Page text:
Two key aspects of the DFT calculations can be summarized as below (see Fig. S8 and associated discussions in the Supplementary Information for more details). First, the vertical displacement (Δz, shown in Fig. 3d) of Ti atoms in TiO2 layer and Sr atoms in SrO layer result in a formation of out-of-plane dipole moment on the surface of STO. The surface dipole moment of bare STO ( μC cm−2, in agreement with ref. 54) is significantly enhanced to μC cm−2 in the presence of graphene. This result is obtained by assuming an epitaxial registration between graphene and STO (model-1). Calculations were also carried out considering model-2, where the lattice parameters of graphene were kept intact. See Supplementary Information section for details. The polarization () calculated for model-1 and model-2 turned out to be −34.9 and −24 μC cm−2, respectively. Thus, the polarization computed from model-2 geometry gives better agreement to experimental value and that obtained from simple phenomenological model. Such enhancement is presumably caused by the rumpling of the surface TiO2 layer in the presence of graphene, as observed in DFT optimized structure. Second, the band gap at the STO surface eV is considerably smaller than the band gap of bulk STO eV (Fig. 3e). Notwithstanding the intrinsic underestimation of band gap in DFT due to over-screening problem,55 this indicates a gradual bending of the bulk bands to surface,56 as shown in the schematic of Fig. 3f.
The competing effects of band bending and electrostatic energy due to polarization at the surface can be combined to develop a phenomenological model for the observed anti-hysteretic behavior (Fig. 3f–h). A quantum well may be formed by the decrease in the band gap and the increase in the electrostatic potential ΔzP2Acell/2ε0εr at the surface due to the dipolar field, where Acell is the area of the TiO2 unit cell. Equating the latter to the confinement scale ΦP ≈ 0.02 eV, and assuming air gap between Ti and O atoms (εr = 1) at the surface, we get P ≈ 13 μC cm−2, which is similar to that obtained from DFT for bare STO, but smaller than expected from graphene–STO hybrid. DFT is well known to overestimate the polarization value even as much as by an order of magnitude, as observed in bulk materials.57 Thus, we consider the agreement between DFT and the value obtained experimentally to be reasonable. The expected trap layer energy , where eV (Fig. 3e) is the surface band gap, is also close to that (~0.15 eV) estimated experimentally, although the underestimation of the band gap in DFT limits the accuracy of such a comparison.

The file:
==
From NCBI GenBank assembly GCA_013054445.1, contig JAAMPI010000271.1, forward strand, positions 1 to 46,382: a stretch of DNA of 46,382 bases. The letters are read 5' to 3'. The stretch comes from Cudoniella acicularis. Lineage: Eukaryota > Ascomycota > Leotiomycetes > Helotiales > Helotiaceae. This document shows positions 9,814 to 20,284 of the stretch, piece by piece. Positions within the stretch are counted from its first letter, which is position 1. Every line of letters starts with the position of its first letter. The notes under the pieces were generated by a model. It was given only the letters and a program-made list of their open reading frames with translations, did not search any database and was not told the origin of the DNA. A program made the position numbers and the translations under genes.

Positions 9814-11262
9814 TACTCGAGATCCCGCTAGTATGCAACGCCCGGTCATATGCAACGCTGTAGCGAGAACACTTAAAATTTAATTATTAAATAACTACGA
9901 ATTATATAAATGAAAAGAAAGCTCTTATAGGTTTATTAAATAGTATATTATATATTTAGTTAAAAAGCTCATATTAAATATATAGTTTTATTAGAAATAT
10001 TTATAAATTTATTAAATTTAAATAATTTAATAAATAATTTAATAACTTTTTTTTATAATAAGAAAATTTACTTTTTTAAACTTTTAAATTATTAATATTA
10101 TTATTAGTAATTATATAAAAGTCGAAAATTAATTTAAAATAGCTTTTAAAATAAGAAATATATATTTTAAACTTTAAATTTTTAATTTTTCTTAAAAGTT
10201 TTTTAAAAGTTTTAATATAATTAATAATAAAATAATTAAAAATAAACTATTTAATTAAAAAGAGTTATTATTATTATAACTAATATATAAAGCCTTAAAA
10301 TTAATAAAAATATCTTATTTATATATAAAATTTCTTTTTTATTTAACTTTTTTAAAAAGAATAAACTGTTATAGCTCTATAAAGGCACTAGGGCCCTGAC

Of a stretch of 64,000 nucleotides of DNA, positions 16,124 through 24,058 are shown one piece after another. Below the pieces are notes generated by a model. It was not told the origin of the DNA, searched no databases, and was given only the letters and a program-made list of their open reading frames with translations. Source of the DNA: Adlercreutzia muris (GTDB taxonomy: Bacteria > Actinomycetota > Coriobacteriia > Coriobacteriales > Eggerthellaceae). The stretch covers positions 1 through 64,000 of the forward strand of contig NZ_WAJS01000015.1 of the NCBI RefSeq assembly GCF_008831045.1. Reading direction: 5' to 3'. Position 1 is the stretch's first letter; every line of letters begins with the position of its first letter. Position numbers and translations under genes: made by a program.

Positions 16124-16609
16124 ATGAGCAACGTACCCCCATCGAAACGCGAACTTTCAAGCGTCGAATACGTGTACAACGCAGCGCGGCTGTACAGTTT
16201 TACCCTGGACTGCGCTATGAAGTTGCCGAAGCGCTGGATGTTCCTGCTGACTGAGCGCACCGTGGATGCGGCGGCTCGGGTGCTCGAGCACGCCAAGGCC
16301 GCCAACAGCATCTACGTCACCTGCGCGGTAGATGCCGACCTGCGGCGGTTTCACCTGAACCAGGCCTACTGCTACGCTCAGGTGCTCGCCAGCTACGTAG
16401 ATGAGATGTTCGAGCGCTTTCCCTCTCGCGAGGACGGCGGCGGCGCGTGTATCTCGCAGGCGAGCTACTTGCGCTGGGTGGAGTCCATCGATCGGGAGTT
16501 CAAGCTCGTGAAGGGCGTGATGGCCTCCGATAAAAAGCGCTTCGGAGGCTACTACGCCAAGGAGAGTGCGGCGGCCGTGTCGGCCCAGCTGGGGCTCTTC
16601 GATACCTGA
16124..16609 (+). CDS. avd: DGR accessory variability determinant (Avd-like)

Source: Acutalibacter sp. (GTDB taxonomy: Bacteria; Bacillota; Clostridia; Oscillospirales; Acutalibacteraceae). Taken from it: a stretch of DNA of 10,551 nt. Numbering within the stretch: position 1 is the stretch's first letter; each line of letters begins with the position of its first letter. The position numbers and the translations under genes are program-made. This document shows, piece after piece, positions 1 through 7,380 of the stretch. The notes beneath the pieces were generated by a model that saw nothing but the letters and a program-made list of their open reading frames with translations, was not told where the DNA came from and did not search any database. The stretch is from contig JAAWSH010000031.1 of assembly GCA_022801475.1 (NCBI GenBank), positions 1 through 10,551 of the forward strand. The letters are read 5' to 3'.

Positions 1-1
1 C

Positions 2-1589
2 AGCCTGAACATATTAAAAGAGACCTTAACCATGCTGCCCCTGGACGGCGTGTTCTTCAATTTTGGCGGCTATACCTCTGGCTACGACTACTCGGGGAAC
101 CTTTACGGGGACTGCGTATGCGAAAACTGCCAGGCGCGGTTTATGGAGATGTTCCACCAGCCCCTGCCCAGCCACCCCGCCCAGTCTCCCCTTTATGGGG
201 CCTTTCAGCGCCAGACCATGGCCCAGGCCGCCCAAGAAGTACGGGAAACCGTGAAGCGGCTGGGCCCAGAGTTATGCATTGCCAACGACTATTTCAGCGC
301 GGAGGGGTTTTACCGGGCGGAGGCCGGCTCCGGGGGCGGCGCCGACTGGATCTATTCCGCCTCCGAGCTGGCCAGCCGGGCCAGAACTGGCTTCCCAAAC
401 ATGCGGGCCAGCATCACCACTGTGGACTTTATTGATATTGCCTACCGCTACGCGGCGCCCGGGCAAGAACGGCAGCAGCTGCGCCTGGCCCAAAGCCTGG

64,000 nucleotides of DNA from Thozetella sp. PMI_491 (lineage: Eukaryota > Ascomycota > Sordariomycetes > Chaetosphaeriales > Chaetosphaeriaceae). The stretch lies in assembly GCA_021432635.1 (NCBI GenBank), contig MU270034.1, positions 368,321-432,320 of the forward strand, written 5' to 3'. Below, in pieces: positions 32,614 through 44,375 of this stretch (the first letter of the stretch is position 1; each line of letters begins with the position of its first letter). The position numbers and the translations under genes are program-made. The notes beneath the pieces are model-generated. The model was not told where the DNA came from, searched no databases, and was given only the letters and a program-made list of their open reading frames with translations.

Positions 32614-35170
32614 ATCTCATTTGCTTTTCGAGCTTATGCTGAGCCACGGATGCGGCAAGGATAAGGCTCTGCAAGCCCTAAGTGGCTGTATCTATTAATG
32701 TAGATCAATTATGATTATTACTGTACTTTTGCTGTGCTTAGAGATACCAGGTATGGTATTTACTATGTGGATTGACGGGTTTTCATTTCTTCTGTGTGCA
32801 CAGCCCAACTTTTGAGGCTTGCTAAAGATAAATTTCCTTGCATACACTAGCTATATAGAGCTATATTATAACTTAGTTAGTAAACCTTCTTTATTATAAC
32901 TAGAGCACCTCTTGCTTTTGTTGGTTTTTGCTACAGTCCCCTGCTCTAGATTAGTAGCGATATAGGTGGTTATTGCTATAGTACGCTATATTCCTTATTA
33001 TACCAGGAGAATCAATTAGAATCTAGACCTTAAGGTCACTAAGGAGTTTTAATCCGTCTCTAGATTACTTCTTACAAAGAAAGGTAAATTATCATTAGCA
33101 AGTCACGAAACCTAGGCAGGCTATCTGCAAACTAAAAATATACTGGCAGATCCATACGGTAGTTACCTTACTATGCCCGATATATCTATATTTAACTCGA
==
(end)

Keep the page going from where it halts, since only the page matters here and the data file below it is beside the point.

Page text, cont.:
Figure 3g, h describes the anti-hysteresis process schematically. As the sweep range of VBG (ΔVBG) increases beyond Et, more charge carriers (electrons or holes) get trapped at the interface quantum well which increase the screening of VBG leading to an increase in anti-hysteresis (Fig. 2c). At higher temperature ≳200 K, the anti-hysteresis decreases as thermal energy of the trapped charge carriers becomes too large to remain confined by ΦP.
Unconventional low-frequency 1/f noise
In addition to the transport measurement, the low-frequency 1/f noise in the channel resistance is also sensitive to the interface dipoles. We assume trapping–detrapping noise to be the dominant mechanism for resistnce fluctuation, which is the case for graphene FETs on conventional substrates.37 In the presence of out-of-plane polarization P at STO surface, the interfacial potential barrier that determines the trapping–detrapping rate of charge across the interface, and hence the 1/f noise, is modified by the local effective electric field () (Fig. 4a, b). The typical time dependence of resistance fluctuations of the graphene channel is shown in Fig. 4d for two representative VBG, with a 1/f-like power spectral density (SR/R2) (Fig. 4e). The details of the noise measurement technique58,59 are discussed in the Methods section and Supplementary Information. Figure 4c, f correlates the variation in noise magnitude with VBG (Fig. 4f) with the anti-hysteretic behavior in the channel resistance R (Fig. 4c). We find that (obtained by integrating SR/R2 over the experimental frequency range) displays a strong (anti-)hysteretic two-state behaviour as a function of VBG. The top gate dependence of noise in the same graphene channel is non-hysteretic and exhibits conventional ‘V’-shaped behavior37,60 (Fig. S7 in the Supplementary Information section), confirming that the anti-hysteretic behaviour is due to surface electrical polarization on STO. Remarkably, the VBG dependence of collapses on a single trace as function of density n, irrespective of the sweep directions or temperature (Fig. 4g). Since , the monotonic change in noise across the Dirac point () indicates an unconventional microscopic origin that depends on the direction of , rather than just its magnitude.